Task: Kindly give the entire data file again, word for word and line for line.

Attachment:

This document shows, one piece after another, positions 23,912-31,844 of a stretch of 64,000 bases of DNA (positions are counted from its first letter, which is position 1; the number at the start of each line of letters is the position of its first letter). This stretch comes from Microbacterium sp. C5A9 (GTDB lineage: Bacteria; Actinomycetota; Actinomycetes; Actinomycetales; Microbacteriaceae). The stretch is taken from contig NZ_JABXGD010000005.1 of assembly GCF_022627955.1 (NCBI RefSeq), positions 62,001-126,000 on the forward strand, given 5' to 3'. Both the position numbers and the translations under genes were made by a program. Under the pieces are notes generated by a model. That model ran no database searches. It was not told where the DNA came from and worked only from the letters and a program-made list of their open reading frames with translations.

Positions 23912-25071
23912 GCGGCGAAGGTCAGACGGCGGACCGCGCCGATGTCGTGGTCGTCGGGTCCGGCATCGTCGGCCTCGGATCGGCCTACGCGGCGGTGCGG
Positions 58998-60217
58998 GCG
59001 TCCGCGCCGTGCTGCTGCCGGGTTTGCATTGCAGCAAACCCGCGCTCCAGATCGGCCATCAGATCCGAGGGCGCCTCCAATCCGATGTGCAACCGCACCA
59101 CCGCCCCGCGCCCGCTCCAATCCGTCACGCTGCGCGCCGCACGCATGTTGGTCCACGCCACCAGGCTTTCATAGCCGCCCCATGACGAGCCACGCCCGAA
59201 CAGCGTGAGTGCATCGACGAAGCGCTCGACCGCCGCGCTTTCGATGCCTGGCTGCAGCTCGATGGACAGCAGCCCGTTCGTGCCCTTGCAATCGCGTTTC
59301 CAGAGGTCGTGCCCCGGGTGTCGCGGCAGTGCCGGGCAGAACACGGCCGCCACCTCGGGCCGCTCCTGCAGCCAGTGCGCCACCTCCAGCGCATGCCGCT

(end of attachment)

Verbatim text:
This document shows, one piece after another, positions 23,912-31,844 of a stretch of 64,000 bases of DNA (positions are counted from its first letter, which is position 1; the number at the start of each line of letters is the position of its first letter). This stretch comes from Microbacterium sp. C5A9 (GTDB lineage: Bacteria; Actinomycetota; Actinomycetes; Actinomycetales; Microbacteriaceae). The stretch is taken from contig NZ_JABXGD010000005.1 of assembly GCF_022627955.1 (NCBI RefSeq), positions 62,001-126,000 on the forward strand, given 5' to 3'. Both the position numbers and the translations under genes were made by a program. Under the pieces are notes generated by a model. That model ran no database searches. It was not told where the DNA came from and worked only from the letters and a program-made list of their open reading frames with translations.

Positions 23912-25071
23912 GCGGCGAAGGTCAGACGGCGGACCGCGCCGATGTCGTGGTCGTCGGGTCCGGCATCGTCGGCCTCGGATCGGCCTACGCGGCGGTGCGG
Positions 58998-60217
58998 GCG
59001 TCCGCGCCGTGCTGCTGCCGGGTTTGCATTGCAGCAAACCCGCGCTCCAGATCGGCCATCAGATCCGAGGGCGCCTCCAATCCGATGTGCAACCGCACCA
59101 CCGCCCCGCGCCCGCTCCAATCCGTCACGCTGCGCGCCGCACGCATGTTGGTCCACGCCACCAGGCTTTCATAGCCGCCCCATGACGAGCCACGCCCGAA
59201 CAGCGTGAGTGCATCGACGAAGCGCTCGACCGCCGCGCTTTCGATGCCTGGCTGCAGCTCGATGGACAGCAGCCCGTTCGTGCCCTTGCAATCGCGTTTC
59301 CAGAGGTCGTGCCCCGGGTGTCGCGGCAGTGCCGGGCAGAACACGGCCGCCACCTCGGGCCGCTCCTGCAGCCAGTGCGCCACCTCCAGCGCATGCCGCT